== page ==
April 4, 2011

The Church Role in Child Abuse Issues



With The Rev. Monte W. Holland

     The trend of modern times is toward specialization in dealing with life issues. If there is a physical ailment, go to the health care professional, and further, to a specialist in the specific type of ailment that is exhibited. If there is a spiritual problem, go to a pastor or pastoral counselor. If there is a family problem, go to a family counselor or therapist.

     This has its advantages in many cases, because the expert has a deeper knowledge of in a very small issue. Yet there are disadvantages. Many physical and relationship problems cannot be boxed into a narrow category. What ails one segment either emanates from or affects another segment. It can take a well-rounded, multi-knowledgeable person to see the interconnections and resolve the issues. Secondly, persons are often reluctant, or financially unable, to go to the specialized person for help—at least over the long term. Thus, the generalist has a strong role to play in resolving many family issues.

     The first line of encounter with family problems is the lay person—a friend and/or a neighbor. The church’s first role in dealing with a troubled family or individual is one of preparing good listeners, persons of compassion who hear the hurt and pain in the situation and affirm the person in the situation in which they find themselves. Simply telling one’s story to a person can be therapeutic, if the listener cares and the listener is sensitive to the friend’s need for confidentiality. The listener must be able to hear the story without “claiming” or “owning” it. In addition, the friend can share, in a simple, non-threatening manner, the positiveness of life even when it is broken, because God created us for good. There is no hole so deep that we are beyond the reach of God’s redemption. The friend’s role may not be as a problem-solver, but only as a listening, affirming voice. Well-trained laity can sense the deeper issues in a person’s situation and urge the person to move toward healing by talking to a pastor.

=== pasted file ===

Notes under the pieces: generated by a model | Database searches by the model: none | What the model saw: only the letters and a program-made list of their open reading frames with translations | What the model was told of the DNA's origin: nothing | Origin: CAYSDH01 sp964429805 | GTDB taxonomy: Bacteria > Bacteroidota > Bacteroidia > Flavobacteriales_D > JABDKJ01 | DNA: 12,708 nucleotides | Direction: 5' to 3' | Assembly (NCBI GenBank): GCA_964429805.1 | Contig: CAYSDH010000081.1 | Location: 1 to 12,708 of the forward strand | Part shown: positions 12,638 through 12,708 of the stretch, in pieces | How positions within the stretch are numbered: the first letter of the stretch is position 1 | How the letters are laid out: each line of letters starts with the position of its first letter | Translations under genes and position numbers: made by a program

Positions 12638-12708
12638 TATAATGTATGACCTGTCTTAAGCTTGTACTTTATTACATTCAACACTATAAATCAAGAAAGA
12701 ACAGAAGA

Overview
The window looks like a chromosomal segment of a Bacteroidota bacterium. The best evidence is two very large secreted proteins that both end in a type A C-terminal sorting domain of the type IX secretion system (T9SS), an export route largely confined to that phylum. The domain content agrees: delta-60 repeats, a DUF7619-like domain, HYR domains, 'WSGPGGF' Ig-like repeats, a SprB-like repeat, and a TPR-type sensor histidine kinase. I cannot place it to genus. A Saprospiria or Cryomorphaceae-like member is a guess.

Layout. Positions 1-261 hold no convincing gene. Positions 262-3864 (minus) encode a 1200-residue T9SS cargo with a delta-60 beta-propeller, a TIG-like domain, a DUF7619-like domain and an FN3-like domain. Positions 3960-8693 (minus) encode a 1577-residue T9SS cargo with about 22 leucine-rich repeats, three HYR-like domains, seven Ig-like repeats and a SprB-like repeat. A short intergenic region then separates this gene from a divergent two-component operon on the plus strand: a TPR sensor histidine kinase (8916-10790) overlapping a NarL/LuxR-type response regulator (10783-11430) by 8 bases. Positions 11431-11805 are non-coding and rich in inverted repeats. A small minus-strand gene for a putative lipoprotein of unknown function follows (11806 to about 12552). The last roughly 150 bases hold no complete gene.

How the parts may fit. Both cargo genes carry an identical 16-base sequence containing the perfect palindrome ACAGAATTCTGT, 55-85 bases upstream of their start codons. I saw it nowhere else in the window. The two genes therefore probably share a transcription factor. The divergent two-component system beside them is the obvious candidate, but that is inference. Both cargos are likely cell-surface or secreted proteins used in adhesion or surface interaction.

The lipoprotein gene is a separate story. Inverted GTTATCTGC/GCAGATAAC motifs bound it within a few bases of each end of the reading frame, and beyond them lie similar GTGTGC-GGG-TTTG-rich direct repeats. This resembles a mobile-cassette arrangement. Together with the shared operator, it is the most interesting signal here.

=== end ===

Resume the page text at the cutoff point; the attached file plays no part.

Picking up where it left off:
The church as a whole continues, week after week, to be the affirming voice that announces the nature of God and the hope and possibility each of us has in our lives as we choose God. The church is also responsible to teach the Biblical truths that guide us to loving and caring for others, that guide us to be with the hungry, the stranger, the naked, the sick and the imprisoned. As a body, the church calls the faithful to share good news and to be patient with nothing less than an impartial justice that affirms each and every person in this world as a child of God.

     Beyond these general actions that the church and parishioner can and should take is the work of the clergy professional—pastor or pastoral counselor. In many family matters rather tragic events have occurred in one or more of the lives of those involved. As has been mentioned above, love itself may be a distorted concept that must be unlearned in its present form. The whole concept of a loving God and a healthy love of self and of others must be relearned. Violence may have been the norm for living and no other way may be known, if the clergy person can reunite (or unite) hurting per sons with the ultimate values and obligations associated with God, healing can take place. In many cases, specialized persons beyond the church, those in the medical or social service area, will be needed.

     The church has a role in the whole issue of the health of individuals and the welfare of society as a whole. The church holds the key to the ultimate values in life and the responsibility to hold these ultimate values before its people, directing them to share these on the frontlines of life. The church needs to stand in the community as a champion of Christian justice—presenting fairness and full opportunity for all persons to life to its fullest for the glory of God. The church cannot give up this role and maintain its integrity. Salvation as a concept means nothing if our faith does not lead us to a life that affirms the ultimate goodness of our God!



When Children’s Service Agencies Won’t Respond to Complaints

How to Get Help for a Child








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